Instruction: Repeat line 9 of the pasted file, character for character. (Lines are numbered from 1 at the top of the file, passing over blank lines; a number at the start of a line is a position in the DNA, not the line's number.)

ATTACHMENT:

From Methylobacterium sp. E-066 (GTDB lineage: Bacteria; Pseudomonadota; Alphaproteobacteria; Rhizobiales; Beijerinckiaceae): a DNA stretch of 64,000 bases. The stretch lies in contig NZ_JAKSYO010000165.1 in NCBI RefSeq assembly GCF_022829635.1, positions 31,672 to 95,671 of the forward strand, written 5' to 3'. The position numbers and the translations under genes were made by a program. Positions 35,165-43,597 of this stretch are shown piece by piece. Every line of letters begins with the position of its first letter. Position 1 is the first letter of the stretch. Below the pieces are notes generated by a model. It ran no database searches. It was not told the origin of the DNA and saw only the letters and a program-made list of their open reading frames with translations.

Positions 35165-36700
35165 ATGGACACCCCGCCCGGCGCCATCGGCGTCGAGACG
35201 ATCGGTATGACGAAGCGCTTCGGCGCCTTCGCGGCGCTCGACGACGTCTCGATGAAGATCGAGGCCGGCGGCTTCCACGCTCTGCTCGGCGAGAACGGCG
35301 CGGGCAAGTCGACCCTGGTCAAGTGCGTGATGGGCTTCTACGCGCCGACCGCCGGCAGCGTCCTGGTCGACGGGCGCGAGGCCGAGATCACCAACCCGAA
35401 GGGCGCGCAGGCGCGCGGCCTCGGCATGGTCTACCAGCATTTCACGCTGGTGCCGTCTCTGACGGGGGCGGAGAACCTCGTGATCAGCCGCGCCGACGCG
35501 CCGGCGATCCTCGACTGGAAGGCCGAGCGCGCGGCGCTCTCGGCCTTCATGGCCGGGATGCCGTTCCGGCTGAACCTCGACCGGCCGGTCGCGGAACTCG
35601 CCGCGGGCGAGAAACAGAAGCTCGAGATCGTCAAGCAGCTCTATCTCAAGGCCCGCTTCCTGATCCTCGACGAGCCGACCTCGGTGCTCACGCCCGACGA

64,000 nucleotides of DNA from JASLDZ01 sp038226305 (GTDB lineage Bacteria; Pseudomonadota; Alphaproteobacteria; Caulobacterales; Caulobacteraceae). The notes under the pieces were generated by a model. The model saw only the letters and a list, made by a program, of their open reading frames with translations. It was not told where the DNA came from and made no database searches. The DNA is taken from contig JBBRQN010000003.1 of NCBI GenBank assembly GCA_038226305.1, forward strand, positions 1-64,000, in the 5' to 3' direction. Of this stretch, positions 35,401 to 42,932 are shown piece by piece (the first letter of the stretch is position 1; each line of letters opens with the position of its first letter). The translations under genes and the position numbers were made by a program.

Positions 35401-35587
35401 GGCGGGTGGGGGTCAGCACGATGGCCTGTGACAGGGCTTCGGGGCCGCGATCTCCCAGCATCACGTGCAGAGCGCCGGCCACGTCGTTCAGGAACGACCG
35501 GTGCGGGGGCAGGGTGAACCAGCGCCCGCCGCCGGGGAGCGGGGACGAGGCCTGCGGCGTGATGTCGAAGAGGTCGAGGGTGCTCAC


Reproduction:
64,000 nucleotides of DNA from JASLDZ01 sp038226305 (GTDB lineage Bacteria; Pseudomonadota; Alphaproteobacteria; Caulobacterales; Caulobacteraceae). The notes under the pieces were generated by a model. The model saw only the letters and a list, made by a program, of their open reading frames with translations. It was not told where the DNA came from and made no database searches. The DNA is taken from contig JBBRQN010000003.1 of NCBI GenBank assembly GCA_038226305.1, forward strand, positions 1-64,000, in the 5' to 3' direction. Of this stretch, positions 35,401 to 42,932 are shown piece by piece (the first letter of the stretch is position 1; each line of letters opens with the position of its first letter). The translations under genes and the position numbers were made by a program.